Chronic pain is referred to as a persistent symptom of pain which can last for an extended period of time. While many individuals describe feeling this form of discomfort, the origin of its cause can be a medical diagnosis mystery for them. Recent research however has demonstrated that chronic pain may be associated with neuropathy, a form of pain which can be commonly correlated to damage or injury to the nerves. For more information, please feel free to ask Dr. Jimenez or contact us at (915) 850-0900.
Neuropathy is medically characterized as a form of chronic pain which may commonly result from damage to or pathological changes of the central or peripheral nervous system. Peripheral neuropathic pain has also been previously referred to as painful neuropathy, nerve pain, sensory peripheral neuropathy or peripheral neuritis. Individual’s affected by neuropathy generally describe its symptoms to be unlike any others they’ve ever experienced before. When it comes to neuropathy however, it’s fundamental to understand that chronic pain is not a symptom of injury but rather, the pain is itself the process of the disease. Neuropathy is not associated with the healing process either, instead of a specific injury in the body, the nerves themselves malfunction and are the source of the pain.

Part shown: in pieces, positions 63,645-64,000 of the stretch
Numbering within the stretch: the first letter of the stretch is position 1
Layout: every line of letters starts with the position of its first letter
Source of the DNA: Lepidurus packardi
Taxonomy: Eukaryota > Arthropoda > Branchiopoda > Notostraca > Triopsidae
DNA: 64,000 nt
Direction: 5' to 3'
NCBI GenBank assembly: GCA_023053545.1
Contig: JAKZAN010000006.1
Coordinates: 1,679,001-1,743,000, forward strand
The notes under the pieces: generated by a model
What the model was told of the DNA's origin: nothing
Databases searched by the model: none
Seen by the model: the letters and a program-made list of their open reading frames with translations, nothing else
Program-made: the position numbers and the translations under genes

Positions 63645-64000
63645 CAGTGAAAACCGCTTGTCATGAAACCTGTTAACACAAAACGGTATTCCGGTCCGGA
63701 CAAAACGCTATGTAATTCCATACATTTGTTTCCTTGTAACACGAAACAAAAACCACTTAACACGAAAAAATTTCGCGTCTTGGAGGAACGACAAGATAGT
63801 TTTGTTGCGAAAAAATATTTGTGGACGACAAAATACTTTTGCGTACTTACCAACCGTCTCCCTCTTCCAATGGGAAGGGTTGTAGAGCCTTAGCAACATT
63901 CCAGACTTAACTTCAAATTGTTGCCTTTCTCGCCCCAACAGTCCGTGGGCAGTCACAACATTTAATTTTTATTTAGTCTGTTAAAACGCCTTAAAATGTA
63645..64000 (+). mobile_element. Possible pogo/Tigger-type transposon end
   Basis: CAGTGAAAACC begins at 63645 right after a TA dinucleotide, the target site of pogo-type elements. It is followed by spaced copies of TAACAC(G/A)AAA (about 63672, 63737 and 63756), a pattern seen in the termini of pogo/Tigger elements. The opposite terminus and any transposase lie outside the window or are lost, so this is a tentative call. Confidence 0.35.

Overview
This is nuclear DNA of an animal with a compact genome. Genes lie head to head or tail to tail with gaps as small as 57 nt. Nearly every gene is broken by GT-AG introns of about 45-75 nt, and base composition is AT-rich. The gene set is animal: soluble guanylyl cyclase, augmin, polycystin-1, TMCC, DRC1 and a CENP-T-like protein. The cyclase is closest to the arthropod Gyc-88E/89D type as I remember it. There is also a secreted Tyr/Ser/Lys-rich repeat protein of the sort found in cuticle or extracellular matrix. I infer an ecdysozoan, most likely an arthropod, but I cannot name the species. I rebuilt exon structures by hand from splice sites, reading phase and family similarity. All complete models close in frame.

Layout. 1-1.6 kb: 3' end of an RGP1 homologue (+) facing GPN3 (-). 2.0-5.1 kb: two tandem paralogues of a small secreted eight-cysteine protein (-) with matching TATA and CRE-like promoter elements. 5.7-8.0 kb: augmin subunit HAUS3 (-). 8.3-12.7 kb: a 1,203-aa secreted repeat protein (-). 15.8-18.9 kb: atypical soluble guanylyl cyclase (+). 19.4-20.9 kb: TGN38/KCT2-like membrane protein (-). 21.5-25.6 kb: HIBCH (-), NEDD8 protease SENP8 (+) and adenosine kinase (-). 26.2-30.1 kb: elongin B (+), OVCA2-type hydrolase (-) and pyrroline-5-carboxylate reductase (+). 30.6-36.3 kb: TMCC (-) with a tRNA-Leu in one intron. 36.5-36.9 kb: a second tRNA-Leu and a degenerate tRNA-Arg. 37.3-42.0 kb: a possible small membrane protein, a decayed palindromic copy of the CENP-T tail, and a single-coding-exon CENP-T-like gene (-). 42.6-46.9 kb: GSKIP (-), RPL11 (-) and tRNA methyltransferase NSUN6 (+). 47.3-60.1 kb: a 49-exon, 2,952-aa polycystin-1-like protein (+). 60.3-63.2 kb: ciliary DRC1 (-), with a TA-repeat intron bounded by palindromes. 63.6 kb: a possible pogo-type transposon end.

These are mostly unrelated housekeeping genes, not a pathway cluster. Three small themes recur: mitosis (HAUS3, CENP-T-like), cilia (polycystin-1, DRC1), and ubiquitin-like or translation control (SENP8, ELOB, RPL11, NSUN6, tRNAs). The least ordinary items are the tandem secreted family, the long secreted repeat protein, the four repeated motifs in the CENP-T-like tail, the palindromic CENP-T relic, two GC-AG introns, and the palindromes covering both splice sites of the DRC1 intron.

The back pain or other type of painful symptom characteristic of neuropathy can usually be described in several ways. These can be specified as: severe, sharp, electric shock-like, shooting, lightning-like, or lancinating; deep, burning or cold; with persistent numbness, tingling or weakness; and/or trailing along the nerve path into the arms, hands, legs or feet. Furthermore, symptoms of neuropathy can be characterized by pain and discomfort from a light touch or other stimulus which generally shouldn’t cause pain, as well as hypersensitivity to a normally painful stimulus.
Dr. Alex Jimenez D.C.,C.C.S.T’s insight: